HOUSTON — Utah Task Force 1 members have seen a lot during disaster relief efforts around the country over the years.
But Wednesday brought an unexpected, though presumably blessed, event.
As they were staging outside the A 1 Flea Market store in southeast Houston, a pregnant woman and her husband pulled into the parking lot asking for help in Spanish.
“We have a young lady who is having an imminent delivery,” said Brandon Boshard, a rescue squad officer. “Luckily, we have some Spanish speakers on our task force.”
A bystander who knows the couple said they were driving around looking for a hospital until they happened upon the task force rescue vehicles.
Dr. Mike Hart, an emergency room doctor at St. Mark's Hospital in Millcreek assigned to the task force, is one of the Spanish speakers. He and a South Florida task force medical specialist with a full obstetrics kit jumped in to prepare the woman for delivery. She sat in the front passenger seat of a red GMC pickup truck while her anxious husband sat behind her in the extended cab.
The team called 911, but the local emergency response system is so backed up it didn’t expect an ambulance to arrive before the baby did.
Two ambulances with sirens blaring screamed passed the parking lot before a Houston fire truck arrived followed by an ambulance a short time later. Emergency workers gently placed the woman on a stretcher and loaded her in the ambulance.
“You never know what you’re going to get out here,” Hart said afterward.
The crown of the baby — who rescuers said is a girl — was showing as the ambulance rushed the expectant mother away.
“She’s close. She’s pushing, so it will be here within the next couple hours,” Hart said. “She was feeling fine. Dad was in good spirits. Mom was in good spirits. They’re excited to have their fourth baby, their fourth little girl. Who knows? Maybe they’ll give her the middle name Harvey.”
Utah Task Force 1 arrived in the Houston area late Friday just after Hurricane Harvey made landfall. The elite 46-member team’s primary mission is to rescue people trapped in the unprecedented floodwaters. The team hauled four boats, specially trained dogs and other rescue equipment to Texas.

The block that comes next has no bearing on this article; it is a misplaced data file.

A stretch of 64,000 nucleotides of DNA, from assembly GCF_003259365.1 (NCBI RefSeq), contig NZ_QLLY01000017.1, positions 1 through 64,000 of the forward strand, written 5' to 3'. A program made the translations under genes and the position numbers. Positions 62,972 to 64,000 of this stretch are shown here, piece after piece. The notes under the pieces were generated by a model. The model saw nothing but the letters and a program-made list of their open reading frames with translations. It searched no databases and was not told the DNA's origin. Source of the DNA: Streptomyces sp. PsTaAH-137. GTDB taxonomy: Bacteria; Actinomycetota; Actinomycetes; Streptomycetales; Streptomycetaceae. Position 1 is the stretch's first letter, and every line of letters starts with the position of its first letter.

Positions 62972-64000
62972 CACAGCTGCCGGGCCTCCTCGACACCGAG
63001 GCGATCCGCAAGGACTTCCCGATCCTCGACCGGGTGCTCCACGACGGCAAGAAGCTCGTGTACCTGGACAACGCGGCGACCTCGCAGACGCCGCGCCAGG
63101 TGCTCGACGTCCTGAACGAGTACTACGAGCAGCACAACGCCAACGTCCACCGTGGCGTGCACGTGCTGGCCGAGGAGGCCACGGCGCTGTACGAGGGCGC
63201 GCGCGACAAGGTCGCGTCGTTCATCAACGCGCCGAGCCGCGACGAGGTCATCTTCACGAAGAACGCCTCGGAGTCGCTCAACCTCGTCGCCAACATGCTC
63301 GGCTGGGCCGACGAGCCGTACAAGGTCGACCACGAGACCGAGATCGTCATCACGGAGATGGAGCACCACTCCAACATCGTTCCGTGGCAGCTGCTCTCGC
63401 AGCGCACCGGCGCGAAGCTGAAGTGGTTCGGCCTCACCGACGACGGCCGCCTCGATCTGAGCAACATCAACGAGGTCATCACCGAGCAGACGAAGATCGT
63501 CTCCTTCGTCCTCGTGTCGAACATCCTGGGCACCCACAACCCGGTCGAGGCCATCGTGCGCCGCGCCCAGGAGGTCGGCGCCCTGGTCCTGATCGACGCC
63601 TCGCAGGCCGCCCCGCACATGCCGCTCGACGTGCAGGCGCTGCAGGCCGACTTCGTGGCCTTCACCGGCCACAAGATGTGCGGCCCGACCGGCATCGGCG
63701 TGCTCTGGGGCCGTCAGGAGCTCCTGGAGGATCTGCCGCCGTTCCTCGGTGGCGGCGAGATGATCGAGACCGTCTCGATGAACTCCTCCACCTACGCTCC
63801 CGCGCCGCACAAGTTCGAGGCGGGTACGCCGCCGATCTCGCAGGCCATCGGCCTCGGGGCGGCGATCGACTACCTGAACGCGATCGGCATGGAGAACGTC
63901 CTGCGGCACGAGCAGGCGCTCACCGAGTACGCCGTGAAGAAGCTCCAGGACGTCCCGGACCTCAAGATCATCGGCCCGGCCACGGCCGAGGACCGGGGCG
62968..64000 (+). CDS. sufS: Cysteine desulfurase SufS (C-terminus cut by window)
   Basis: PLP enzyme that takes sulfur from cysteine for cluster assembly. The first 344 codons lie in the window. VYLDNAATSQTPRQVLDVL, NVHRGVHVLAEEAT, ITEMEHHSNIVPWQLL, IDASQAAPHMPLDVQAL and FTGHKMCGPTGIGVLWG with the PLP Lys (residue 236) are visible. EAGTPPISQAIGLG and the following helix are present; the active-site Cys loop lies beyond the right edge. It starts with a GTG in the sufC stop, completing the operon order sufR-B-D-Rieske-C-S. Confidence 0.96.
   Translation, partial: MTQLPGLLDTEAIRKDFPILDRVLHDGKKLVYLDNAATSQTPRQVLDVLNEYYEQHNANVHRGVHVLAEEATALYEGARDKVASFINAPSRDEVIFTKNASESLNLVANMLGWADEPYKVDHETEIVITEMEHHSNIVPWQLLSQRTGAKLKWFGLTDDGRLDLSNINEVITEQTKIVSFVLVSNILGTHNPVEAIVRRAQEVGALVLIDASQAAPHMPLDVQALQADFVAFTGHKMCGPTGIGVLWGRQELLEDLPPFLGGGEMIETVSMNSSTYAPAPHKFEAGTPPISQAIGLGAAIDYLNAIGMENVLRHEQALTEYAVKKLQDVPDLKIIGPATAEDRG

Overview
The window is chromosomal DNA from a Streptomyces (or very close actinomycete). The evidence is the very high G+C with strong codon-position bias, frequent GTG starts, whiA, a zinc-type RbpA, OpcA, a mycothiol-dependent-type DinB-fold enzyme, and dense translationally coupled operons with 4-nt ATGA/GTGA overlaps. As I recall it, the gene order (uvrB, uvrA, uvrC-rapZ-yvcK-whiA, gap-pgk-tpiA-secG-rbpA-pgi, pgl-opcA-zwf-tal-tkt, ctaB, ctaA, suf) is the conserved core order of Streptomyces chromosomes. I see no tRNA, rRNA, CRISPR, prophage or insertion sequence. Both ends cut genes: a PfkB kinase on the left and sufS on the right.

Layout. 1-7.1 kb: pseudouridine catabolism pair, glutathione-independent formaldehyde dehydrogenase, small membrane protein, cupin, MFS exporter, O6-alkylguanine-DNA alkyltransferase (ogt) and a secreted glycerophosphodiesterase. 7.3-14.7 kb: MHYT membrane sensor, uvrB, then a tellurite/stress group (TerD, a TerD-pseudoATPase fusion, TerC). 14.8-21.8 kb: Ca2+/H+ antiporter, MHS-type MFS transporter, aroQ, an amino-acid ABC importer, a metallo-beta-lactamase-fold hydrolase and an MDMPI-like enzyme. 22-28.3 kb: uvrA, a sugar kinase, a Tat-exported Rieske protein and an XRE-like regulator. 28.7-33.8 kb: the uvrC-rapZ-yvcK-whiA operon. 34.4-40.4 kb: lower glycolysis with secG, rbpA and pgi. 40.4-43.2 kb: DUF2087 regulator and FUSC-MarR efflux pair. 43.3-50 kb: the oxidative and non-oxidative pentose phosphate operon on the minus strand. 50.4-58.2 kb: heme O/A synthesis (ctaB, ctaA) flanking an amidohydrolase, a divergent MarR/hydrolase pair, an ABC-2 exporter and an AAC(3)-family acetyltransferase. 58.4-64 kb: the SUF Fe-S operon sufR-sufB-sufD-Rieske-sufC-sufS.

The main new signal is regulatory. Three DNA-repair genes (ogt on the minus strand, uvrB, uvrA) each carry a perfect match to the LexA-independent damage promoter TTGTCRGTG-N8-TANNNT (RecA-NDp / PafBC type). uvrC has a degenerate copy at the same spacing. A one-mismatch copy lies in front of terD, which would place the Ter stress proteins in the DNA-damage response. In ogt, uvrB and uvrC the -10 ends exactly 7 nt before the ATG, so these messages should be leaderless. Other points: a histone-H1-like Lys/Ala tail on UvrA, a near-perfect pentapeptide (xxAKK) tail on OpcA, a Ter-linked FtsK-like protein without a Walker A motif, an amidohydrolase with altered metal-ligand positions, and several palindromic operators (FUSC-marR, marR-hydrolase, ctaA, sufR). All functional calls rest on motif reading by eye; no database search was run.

“We’re just here to help wherever we can,” Boshard said. “We are not the boss here. We are here to assist the local agencies, and the local agencies are completely overwhelmed.”
The team, made up primarily of Unified Fire Authority, Salt Lake City and Park City firefighters, spent Tuesday searching for stranded people. It is funded through the Federal Emergency Management Agency and is one of 28 urban search and rescue teams nationwide.
Boshard said they came across many people whose homes were flooded on the lower level but who were able to find refuge on an upper floor. They have power, food and cable TV, so they don’t want to leave.
“We actually advise them to stay if they can because the shelters are completely full, so (if) we rescue them out of their home and out onto a freeway, they’re stuck there with no food, no water, no shelter, no place to go to the bathroom,” he said.
Boshard said the team made several boat rescues of seriously ill people but left hundreds, if not thousands, of people in their homes.
The Utah team helped locals and other task forces rescue about 400 people who were in dire situations — “very scary actually, to be honest.” But he called Tuesday a very good day.
On Wednesday, a few task force members were sent out to check on days-old 911 calls, but the bulk of the team waited in the staging area for an assignment. Some of them were stretched across their rescue boats until the call finally came to check on a report of a couple trapped in the attic of their house on Greens Bayou Street just a couple miles from their staging area.
The team put two boats in the brown, mucky water that had inundated the neighborhood from the overflowing bayou.
Resident Arthur Rodriguez watched from the muddy street as the task force launched the boats.
He, his wife, two children and two dogs had just returned to their once-flooded house after living out of their car at the nearby Texaco station for the past two days. The 18-wheeler he drives is still under water one street over.
"What else can you do but one day at a time. Our lives are more important than anything," he said.
The task force rescue boats returned about 45 minutes later having learned a military helicopter had rescued the people a couple of days earlier.
Matt Hamilton, Utah Task Force 1 boat team manager, said none of the rescues have been the same on this mission. Because local emergency responders were so overwhelmed, there initially wasn't an established system in place.
"We were kind of first in theater and just thrown in and kind of doing things on our own," he said.
Because the water the task force traverses could be filled with sewage, hydrocarbons and other refuse, a hazardous materials team does a thorough decontamination of each member after every run.
"This is a lesson we learned from Katrina. This floodwater is hazardous because as you can see here, this is stagnant water. It's not moving," Hamilton said.